Every AI artist will has their own prompt-writing style, but in this series of articles I’ll explain the techniques that I’ve developed that work well for me. Hopefully this will help you understand how prompts work and give you pointers to developing your own style.
For the purposes of this article, I’m going to assume you’re familiar with using VQGAN+CLIP on Google Colab. If you’re just starting out, I’d recommend reading my article on getting started before going further. I’m also using Pytti 5 as it’s my preferred notebook, but the concepts I’ll be talking about will work with any VQGAN+CLIP notebook.
What are prompts and how do they work?
The prompt is how you tell the CLIP and VQGAN neural networks what you want them to do. Imagine that inside them there’s a drunk genie who takes your instructions and carries them out in unexpected ways. Sometimes the results are amazing, other times not. Getting good results involves understanding a bit about how the system works.
Put simply, CLIP is a discriminator neural network. Give it some text, for example ‘a stone temple’, and it’ll be able to identify images of stone temples, as well as of stones and temples in general. It works backwards too – give it a picture of a stone temple and it’ll return the words ‘stone temple’. To achieve this, it was trained on millions of images and their related text descriptions, so it’s able make the link between pretty much any set of words and the objects or concepts they describe.
VQGAN is a generator network that’s able to create images that look like other images, using a dataset which itself has been trained on millions of images. So, for example, if CLIP asks it for ‘a stone temple’, it’ll use the dataset to create a picture of a stone temple. At first the generated image won’t look much like the prompt, but over many iterations the two networks go back and forth until the image looks almost, but not quite entirely unlike a stone temple.
The end result is a mix of what CLIP sees when it reads your prompt and what’s in the dataset that VQGAN uses to create the image. If your prompt contains something CLIP doesn’t know about or is not in the dataset then it can lead to unexpected (and sometimes interesting) results. CLIP may also misunderstand your intention, interpret your words in multiple ways, or include other things in the image that you didn’t want.
The challenge therefore is to construct your prompt in a way that works with CLIP and VQGAN’s understanding of the world and gives you as much control over the output as possible, maximising the effects you want and minimising those you don’t. This is known informally as ‘prompt engineering’ and is totally going to be someone’s job title soon. Hopefully mine.
It’s fine to use very simple prompts, for example ‘A stone temple’ , but if you do, you’re not going to get particularly interesting results. It’s the equivalent of leaving all the settings on default. To get the best out of it, you’re going to need to work a bit harder.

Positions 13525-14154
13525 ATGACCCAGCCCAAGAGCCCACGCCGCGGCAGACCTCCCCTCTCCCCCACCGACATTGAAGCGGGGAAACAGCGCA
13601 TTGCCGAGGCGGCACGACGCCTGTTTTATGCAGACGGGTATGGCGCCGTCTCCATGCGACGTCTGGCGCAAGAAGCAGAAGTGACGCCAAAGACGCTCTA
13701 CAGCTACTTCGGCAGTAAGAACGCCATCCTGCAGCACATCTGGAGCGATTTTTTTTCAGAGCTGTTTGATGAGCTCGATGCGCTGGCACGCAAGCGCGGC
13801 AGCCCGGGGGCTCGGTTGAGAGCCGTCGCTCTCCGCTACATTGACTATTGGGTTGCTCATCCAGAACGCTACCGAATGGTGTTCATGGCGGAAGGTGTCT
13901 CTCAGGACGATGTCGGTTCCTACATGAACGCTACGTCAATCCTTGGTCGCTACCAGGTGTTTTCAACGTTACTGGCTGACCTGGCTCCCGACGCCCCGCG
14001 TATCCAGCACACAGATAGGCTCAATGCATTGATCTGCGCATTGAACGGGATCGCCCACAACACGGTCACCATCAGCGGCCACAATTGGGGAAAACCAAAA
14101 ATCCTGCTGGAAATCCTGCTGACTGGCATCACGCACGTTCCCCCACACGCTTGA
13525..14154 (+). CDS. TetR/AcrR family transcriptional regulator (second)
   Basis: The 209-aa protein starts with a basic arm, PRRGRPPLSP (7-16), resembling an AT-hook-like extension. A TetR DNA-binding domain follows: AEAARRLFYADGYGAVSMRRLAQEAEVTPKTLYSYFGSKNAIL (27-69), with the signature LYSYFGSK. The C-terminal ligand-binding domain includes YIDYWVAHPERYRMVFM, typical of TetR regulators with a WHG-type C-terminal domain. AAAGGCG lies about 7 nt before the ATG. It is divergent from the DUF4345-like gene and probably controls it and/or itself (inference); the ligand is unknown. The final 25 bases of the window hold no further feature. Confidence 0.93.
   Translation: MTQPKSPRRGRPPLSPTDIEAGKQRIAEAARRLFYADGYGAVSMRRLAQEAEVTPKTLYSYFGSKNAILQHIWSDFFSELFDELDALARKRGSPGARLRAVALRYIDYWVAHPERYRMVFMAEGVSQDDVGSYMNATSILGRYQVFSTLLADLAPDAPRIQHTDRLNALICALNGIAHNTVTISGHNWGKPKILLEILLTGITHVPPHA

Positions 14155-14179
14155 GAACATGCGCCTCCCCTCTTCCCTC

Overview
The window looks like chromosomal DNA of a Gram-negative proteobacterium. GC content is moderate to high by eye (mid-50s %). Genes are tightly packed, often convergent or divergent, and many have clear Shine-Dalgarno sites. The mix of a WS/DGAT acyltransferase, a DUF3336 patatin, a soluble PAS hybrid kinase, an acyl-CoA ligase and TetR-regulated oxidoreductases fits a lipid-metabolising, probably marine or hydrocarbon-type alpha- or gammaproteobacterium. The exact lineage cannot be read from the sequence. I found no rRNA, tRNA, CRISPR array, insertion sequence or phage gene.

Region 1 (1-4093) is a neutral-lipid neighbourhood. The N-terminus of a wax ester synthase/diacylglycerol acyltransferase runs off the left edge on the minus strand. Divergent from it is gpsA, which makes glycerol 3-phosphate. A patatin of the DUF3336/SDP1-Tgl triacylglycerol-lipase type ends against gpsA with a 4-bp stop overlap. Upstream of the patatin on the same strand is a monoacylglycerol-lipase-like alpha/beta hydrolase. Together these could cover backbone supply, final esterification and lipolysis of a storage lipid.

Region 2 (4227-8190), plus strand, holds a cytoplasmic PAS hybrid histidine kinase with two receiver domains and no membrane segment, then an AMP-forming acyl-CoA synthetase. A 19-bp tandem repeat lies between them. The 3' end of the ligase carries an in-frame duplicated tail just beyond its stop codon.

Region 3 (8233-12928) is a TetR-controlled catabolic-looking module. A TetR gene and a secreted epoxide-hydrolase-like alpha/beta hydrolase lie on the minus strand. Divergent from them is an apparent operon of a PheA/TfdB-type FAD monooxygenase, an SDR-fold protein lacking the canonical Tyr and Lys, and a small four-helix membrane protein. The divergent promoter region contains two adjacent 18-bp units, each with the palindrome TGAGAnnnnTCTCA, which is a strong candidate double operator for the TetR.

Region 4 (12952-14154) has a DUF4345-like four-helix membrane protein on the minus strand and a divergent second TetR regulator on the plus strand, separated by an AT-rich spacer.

Not long after VQGAN+CLIP came out, people found that it didn’t just know about the subject of an image, but also the website where the training images were taken from, the type of image (painting, drawing, photo etc.), and even the film stock or rendering engine used to create it – and much more besides.
This allows for vastly more creative control over the image and suddenly writing the prompt becomes not just about what the image should be, but how it looks as well.
Here are a few examples of the difference style modifiers can make to the image. I’ve used the same seed throughout, so the only thing that’s different between them is the prompt.
Trending on Artstation
This was an early discovery. Artstation is a site where digital artists share their work and leans heavily towards sci-fi and concept art. Adding the ‘Trending on Artstation’ style modifier produces a distinctive painterly look with lots of cyan, red and purple. It probably shouldn’t be used without further modifiers as it’s almost become a cliché, but I do use it in my prompts as a sort of sweetener as I like the vivid colours it produces.
It also seems to have added in some monks, I guess because monks are often found in temples, but it’s a good example of the system adding elements we didn’t specifically ask for.
As you can see, adding ‘Unreal Engine’ to the prompt generates a more realistic, wide-angled 3D image. Even though it wasn’t actually rendered with Unreal Engine, it looks pretty close.
Creating your own modifiers
Here’s some pointers for creating your own style modifiers:
Media – What materials were used to ‘create’ your image? Is it a photo, a watercolour painting or a sculpture? If it was a photo, what film stock was used? What happens when you add them to the prompt?
Training dataset – Where were the images the dataset was trained on taken from? We’ve seen the effect Artstation has, but does Flickr, Dribbble or 500px make a difference too?
Renderer and resolution – We know that adding Unreal Engine makes for a more realistic image, but does it also work for other rendering engines? What if we just tell it to create a more detailed image – for example ‘Ultra high definition 8K wallpaper’ – would that have an effect?
Some heroic people have spent a lot of time developing and cataloguing style modifiers – this gallery by @kingdomakrillic is a good place to start.
The best thing to do is experiment, try things and find out what works. Not everything will be successful, but when it is, it’s likely to produce something amazing, or at least interesting. There’s no limit to what you can do and you never know what might happen.
Next: Artist and genre modifiers.
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